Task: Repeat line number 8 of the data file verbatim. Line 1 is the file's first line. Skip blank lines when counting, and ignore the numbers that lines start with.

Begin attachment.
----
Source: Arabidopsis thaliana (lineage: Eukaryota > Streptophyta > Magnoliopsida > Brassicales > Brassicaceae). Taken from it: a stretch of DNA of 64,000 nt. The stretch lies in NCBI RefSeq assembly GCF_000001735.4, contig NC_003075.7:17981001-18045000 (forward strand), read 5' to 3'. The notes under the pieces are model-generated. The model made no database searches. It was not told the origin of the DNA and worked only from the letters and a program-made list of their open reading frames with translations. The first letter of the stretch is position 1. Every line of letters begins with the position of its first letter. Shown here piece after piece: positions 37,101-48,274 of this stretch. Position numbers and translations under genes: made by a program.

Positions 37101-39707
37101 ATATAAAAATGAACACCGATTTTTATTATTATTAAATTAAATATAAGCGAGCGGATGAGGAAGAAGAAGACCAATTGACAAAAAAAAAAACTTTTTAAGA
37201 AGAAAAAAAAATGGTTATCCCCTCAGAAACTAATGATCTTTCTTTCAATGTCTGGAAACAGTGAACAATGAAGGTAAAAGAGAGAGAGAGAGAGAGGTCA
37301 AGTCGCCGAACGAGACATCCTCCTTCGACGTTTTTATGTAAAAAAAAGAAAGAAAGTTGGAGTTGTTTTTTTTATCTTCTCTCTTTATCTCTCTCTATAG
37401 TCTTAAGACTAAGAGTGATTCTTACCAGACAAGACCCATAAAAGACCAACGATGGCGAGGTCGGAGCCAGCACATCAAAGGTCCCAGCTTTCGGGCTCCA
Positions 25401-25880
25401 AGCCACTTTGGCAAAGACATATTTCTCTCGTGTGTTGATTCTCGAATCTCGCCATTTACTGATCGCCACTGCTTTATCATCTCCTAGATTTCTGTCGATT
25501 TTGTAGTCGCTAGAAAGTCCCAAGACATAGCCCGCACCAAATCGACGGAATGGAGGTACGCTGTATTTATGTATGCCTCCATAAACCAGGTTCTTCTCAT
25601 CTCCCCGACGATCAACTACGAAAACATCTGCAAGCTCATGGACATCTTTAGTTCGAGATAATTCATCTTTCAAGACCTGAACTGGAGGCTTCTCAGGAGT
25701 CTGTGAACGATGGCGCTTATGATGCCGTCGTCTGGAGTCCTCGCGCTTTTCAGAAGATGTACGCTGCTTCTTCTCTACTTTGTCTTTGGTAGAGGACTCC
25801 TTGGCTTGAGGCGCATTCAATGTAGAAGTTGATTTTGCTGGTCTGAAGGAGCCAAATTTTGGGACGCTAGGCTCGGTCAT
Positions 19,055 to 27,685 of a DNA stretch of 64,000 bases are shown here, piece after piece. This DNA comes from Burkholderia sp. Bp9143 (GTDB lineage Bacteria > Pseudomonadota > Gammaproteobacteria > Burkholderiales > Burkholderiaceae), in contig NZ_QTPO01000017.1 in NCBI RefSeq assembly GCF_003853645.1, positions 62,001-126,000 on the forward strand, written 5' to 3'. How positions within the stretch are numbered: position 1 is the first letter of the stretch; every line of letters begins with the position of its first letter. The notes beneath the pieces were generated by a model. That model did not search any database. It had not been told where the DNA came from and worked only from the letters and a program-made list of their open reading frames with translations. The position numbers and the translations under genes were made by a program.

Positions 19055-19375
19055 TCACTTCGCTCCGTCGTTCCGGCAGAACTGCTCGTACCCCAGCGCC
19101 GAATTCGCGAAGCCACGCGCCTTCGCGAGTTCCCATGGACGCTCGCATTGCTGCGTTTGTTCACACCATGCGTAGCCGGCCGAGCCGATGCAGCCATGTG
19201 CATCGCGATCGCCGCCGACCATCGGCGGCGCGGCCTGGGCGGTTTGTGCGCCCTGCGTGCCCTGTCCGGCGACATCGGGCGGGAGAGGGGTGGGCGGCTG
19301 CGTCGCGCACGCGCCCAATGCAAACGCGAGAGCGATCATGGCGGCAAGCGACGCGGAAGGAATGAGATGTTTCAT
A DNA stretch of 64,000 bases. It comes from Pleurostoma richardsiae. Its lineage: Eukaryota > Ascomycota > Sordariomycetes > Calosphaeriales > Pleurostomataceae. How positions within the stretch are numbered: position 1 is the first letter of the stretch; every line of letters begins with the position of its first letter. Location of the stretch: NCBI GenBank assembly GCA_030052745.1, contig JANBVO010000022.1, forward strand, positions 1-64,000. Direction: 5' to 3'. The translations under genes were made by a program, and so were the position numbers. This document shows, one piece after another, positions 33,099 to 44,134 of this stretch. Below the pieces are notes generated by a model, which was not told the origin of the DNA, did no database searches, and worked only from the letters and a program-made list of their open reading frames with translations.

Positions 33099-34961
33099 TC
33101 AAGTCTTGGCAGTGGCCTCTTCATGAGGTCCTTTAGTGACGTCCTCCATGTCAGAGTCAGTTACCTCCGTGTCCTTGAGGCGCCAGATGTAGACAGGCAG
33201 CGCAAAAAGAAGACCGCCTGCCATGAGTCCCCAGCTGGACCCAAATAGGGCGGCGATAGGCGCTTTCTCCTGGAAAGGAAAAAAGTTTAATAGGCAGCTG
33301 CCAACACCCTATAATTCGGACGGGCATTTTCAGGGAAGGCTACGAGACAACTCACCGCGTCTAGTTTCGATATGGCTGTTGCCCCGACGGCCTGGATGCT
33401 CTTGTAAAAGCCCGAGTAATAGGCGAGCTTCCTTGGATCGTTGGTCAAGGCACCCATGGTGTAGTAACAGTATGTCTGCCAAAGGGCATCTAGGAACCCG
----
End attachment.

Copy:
25401 AGCCACTTTGGCAAAGACATATTTCTCTCGTGTGTTGATTCTCGAATCTCGCCATTTACTGATCGCCACTGCTTTATCATCTCCTAGATTTCTGTCGATT